Bax Lindhardt /AFP/Getty Images
In this photo taken on September 9, 2011, Social Democrats leader Helle Thorning-Schmidt holds roses during an election campaign in Copenhagen.
In this photo taken on September 9, 2011, Social Democrats leader Helle Thorning-Schmidt holds roses during an election campaign in Copenhagen. Bax Lindhardt /AFP/Getty Images
Helle Thorning-Schmidt, of Denmark's center-left opposition, will become Denmark's first female prime minister. The Associated Press reports that the incumbent Lars Loekke Rasmussen conceded defeat with nearly all the votes counted.
"There is no parliamentary support for our government. Tomorrow (Friday) I will go to the queen at 11 o'clock and inform her of the outcome of the election and present the government's resignation," Rasmussen told Danish TV.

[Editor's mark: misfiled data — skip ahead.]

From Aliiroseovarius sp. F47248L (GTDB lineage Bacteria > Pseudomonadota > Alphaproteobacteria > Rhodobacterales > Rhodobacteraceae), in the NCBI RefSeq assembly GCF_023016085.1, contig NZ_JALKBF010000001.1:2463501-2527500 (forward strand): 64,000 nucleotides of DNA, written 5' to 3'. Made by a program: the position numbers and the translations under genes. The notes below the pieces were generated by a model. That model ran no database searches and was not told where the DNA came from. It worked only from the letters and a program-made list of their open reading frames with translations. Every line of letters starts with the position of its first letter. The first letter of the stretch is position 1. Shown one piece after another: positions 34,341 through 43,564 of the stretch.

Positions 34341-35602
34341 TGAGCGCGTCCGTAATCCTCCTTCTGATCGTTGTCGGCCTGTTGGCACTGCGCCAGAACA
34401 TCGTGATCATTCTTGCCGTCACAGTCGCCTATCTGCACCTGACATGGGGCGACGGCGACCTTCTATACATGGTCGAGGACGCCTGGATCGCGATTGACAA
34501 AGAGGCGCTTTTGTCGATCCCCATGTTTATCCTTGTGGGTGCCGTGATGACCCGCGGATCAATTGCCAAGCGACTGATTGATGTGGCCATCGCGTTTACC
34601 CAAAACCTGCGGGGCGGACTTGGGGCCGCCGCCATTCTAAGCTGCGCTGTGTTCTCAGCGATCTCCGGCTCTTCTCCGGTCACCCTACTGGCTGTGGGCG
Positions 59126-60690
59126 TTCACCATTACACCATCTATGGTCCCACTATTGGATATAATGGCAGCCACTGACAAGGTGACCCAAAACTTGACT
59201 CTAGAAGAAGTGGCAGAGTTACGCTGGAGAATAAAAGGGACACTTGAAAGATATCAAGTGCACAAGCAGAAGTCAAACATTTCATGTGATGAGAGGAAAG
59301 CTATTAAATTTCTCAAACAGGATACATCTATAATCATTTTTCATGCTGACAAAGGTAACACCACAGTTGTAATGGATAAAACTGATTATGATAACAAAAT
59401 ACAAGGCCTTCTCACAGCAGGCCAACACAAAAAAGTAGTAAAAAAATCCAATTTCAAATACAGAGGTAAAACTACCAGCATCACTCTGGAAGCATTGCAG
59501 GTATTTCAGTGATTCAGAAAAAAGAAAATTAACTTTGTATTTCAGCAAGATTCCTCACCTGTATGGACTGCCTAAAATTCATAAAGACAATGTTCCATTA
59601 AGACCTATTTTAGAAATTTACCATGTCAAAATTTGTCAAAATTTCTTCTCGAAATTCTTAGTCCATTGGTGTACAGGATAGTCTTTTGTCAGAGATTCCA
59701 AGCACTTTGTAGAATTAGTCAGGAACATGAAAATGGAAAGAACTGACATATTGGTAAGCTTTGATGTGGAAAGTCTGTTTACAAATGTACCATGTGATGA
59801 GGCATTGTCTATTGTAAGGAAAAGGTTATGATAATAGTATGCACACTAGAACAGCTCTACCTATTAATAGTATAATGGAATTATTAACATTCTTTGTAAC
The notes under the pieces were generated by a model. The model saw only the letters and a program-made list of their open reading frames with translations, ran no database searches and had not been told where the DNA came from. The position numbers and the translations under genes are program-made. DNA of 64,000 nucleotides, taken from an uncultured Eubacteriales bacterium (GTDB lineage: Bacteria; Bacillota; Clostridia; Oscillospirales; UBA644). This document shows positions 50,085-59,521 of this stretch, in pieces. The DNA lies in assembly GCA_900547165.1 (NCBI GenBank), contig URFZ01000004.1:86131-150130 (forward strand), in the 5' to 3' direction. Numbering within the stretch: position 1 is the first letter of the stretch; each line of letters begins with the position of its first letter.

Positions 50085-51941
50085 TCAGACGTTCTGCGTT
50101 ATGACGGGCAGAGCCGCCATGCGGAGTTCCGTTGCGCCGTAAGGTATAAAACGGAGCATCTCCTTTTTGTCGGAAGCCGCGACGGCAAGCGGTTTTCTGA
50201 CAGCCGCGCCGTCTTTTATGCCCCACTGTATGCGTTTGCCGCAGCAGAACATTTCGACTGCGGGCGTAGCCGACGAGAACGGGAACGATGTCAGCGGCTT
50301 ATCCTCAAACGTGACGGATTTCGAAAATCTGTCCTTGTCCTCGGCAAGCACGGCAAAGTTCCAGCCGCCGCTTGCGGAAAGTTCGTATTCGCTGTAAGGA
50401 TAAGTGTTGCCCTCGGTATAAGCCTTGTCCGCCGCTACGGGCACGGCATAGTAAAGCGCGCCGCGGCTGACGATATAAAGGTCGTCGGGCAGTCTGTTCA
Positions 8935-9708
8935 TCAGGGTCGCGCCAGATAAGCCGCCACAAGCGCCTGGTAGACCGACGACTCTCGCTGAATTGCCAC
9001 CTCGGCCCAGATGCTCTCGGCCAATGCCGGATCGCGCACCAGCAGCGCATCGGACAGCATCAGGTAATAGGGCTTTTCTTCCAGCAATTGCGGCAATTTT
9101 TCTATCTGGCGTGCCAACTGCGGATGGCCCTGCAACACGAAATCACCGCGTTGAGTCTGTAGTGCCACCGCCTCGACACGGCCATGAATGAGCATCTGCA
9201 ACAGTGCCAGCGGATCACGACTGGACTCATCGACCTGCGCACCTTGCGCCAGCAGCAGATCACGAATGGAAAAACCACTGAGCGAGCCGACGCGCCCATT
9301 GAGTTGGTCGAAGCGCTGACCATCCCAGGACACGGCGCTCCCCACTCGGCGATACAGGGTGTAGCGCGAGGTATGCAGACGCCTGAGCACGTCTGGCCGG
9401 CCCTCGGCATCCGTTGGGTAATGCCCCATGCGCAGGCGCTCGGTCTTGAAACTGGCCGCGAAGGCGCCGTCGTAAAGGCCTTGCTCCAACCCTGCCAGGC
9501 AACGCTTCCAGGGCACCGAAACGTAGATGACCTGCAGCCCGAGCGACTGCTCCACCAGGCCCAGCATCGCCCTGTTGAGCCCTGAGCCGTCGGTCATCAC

The BBC reports that Rasmussen's political bloc has been in power for a decade. And like the United States, one of the main points of contention during the election has been Denmark's struggling economy:
Ms Thorning-Schmidt campaigned on a platform of tax rises and increased public spending, the BBC's Thomas Buch-Andersen in Copenhagen reports.
Although Mr Rasmussen is considered to have done well to steer Denmark through the financial crisis, its economic rebound is seen as sluggish and disappointing, our correspondent adds.
The economic crisis has turned Denmark's healthy surpluses into deficits, estimated to climb to 4.6% of GDP next year.